Author Stephen Prothero told two valley audiences Saturday that learning about religious life is critical to American civics. And when it comes to world politics, it is even more important.
"Knowing about the religious life of countries overseas, like Iran and Iraq, is truly a matter of life and death," he asserted.
The Boston University professor wrote the book "Religious Literacy: What Every American Needs to Know and Doesn't." He has been a guest on numerous TV shows, including "Oprah" and "The O'Reilly Factor," with Bill O'Reilly.
Prothero spoke at 11 a.m. and 2 p.m. Saturday at Central Valley High School in Ceres. A combined crowd of about 350 heard him speak. His appearance was sponsored by The Modesto Bee Book Club and the American Heritage Scholarship Series. The afternoon speech was part of the American Heritage essay contest. The Stanislaus County Office of Education taped the event for students unable to attend.
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Citing statistics (America is 85 percent Christian) and observation (politicians couch their politics with religious appeals), Prothero said religious knowledge is indispensable for creating good, informed citizens.
In his first presentation, he talked about once having an atheistic gauntlet thrown down on him. He was challenged that Christianity had been one of the most powerful forces for evil in history.
"Has it also been a powerful force for good?" he asked rhetorically, and went on, "If it's among the most powerful forces for good and evil, doesn't that make it one of the most powerful forces (period) and shouldn't we strive to understand it?"
When asked about Thomas Jefferson's "wall of separation" between church and state, Prothero set the record straight.
"There never has been and never will be a wall between government and religion," he said. "If there's anything (between them) it's like a low picket fence in New England that a dog can keep jumping over."
When it comes to debates over civic displays such as Nativity scenes or public facilities used for religious purposes, Prothero outlined the Supreme Court's position as one "where all parties, secular and religious, have to be treated the same." Government, he said, can't be in the position of favoring either one.
While he emphasized the need for intensive religious instruction, Prothero drew his own line in the classroom.
"There's a difference between teaching art and art history." He said teaching is imperative while preaching always has been prohibited.
Further, while it might be OK to teach "intelligent creation" in a religion class or a class about the Bible, Prothero said, any teacher who taught the same in a science class should be fired.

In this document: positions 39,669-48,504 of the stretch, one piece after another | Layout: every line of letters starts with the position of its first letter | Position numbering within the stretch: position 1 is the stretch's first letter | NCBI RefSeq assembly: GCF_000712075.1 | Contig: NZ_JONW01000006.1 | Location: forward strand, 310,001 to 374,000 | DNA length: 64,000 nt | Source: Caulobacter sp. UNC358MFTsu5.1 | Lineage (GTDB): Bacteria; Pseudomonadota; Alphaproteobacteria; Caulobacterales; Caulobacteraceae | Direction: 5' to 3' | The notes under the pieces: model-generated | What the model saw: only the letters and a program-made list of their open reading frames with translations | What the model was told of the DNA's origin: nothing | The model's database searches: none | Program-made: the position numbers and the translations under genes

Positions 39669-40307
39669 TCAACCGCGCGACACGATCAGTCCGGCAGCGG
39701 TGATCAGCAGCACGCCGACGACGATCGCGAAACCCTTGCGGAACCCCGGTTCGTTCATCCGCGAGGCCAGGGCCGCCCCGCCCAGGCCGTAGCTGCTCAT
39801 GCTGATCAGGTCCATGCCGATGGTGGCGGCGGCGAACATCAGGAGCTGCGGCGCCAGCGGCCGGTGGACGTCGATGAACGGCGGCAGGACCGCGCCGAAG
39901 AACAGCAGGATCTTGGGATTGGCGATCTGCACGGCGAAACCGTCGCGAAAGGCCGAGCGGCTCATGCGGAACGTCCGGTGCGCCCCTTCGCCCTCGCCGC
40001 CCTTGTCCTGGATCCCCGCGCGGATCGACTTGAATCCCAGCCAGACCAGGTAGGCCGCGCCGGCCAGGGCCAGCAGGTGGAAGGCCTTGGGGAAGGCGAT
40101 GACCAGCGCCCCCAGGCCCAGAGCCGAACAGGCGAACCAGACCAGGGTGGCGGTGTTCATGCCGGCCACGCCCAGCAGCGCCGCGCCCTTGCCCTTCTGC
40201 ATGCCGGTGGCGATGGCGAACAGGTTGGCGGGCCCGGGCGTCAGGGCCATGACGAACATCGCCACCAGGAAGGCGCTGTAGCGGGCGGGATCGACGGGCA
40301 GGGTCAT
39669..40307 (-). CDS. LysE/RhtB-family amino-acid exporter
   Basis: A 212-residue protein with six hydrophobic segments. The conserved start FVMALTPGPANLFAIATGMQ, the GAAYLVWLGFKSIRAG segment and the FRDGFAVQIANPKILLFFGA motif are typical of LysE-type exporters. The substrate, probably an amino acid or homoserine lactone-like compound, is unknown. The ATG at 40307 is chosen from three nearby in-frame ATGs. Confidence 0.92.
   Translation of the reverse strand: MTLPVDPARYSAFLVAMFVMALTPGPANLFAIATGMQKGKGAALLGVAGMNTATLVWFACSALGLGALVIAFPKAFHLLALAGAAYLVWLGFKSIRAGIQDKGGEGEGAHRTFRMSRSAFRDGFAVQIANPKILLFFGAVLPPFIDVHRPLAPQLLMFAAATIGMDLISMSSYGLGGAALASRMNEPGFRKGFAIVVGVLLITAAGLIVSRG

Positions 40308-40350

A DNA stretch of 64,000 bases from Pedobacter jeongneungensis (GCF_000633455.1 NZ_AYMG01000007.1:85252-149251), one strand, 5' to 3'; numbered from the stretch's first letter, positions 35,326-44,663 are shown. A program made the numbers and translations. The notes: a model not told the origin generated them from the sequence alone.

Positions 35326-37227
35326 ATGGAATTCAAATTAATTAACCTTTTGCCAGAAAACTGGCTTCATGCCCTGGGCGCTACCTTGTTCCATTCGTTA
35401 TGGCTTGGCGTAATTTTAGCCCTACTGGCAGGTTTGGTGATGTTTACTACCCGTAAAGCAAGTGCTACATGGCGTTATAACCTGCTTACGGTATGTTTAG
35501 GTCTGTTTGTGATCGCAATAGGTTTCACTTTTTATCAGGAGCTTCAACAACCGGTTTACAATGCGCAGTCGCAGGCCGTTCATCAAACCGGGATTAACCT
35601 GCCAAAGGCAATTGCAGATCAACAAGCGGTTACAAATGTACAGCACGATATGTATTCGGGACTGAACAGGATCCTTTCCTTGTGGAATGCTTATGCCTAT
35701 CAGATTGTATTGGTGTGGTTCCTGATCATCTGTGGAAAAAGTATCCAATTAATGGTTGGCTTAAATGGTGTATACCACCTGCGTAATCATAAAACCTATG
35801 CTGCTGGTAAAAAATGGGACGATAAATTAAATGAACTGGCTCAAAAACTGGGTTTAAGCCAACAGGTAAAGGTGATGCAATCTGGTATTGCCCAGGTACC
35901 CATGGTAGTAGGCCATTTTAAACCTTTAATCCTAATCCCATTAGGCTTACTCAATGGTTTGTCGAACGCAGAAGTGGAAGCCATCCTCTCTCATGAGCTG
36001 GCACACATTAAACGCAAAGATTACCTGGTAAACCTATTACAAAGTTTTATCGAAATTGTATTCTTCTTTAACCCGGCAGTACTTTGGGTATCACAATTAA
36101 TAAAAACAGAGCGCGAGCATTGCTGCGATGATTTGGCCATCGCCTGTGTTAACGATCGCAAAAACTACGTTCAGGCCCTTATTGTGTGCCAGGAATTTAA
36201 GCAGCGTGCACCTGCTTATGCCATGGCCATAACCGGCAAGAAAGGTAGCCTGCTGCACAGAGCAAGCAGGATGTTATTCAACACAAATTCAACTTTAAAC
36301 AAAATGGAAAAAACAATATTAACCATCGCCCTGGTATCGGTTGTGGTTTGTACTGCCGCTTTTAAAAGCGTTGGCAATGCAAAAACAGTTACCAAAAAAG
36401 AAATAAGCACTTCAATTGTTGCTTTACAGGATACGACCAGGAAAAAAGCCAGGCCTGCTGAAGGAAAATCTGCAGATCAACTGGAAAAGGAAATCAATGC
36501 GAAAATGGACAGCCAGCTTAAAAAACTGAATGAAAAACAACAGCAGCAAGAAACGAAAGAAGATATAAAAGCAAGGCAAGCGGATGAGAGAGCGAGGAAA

Kate Thompson, 17, of Hughson said the speech opened her eyes to learning about other nations' religions. She also pondered the essay contest question: To what extent should religion influence politics in the United States?
"Since most people have strong feelings (on their faith), we shouldn't shut them out of politics," she said. "We also shouldn't favor one religion more than another."
Jorge Ruiz, 16, took notes throughout the presentation and said he "learned a lot about how Americans think about religion."
Ben Neptune, 17, of Johansen High School, earned praise from Prothero himself. Neptune asked Prothero if his push for more religious instruction was merely a practical matter. Would he still push the issue if religion weren't already so important in America?
Prothero said his interest was indeed purely pragmatic. "If politicians stopped making religious appeals, there would be no need for further study."
But since it's good politics to include God, Prothero said, Americans need to become literate so they can get intelligent answers on the issues. Whether it's abortion, immigration or anything else, Prothero said he wants good citizens to ask religious politicians to provide chapter and verse and meaningful dialogue on every issue.
Challenged about whether teachers could put aside personal biases, Prothero said that teacher bias always has been a problem, whether the class was in English literature or U.S. history. As long as teachers teach and don't preach, Prothero insisted, religion can be taught, even if there are deep convictions.
Bee staff writer Roger W. Hoskins can be reached at 578-2311 or email@example.com.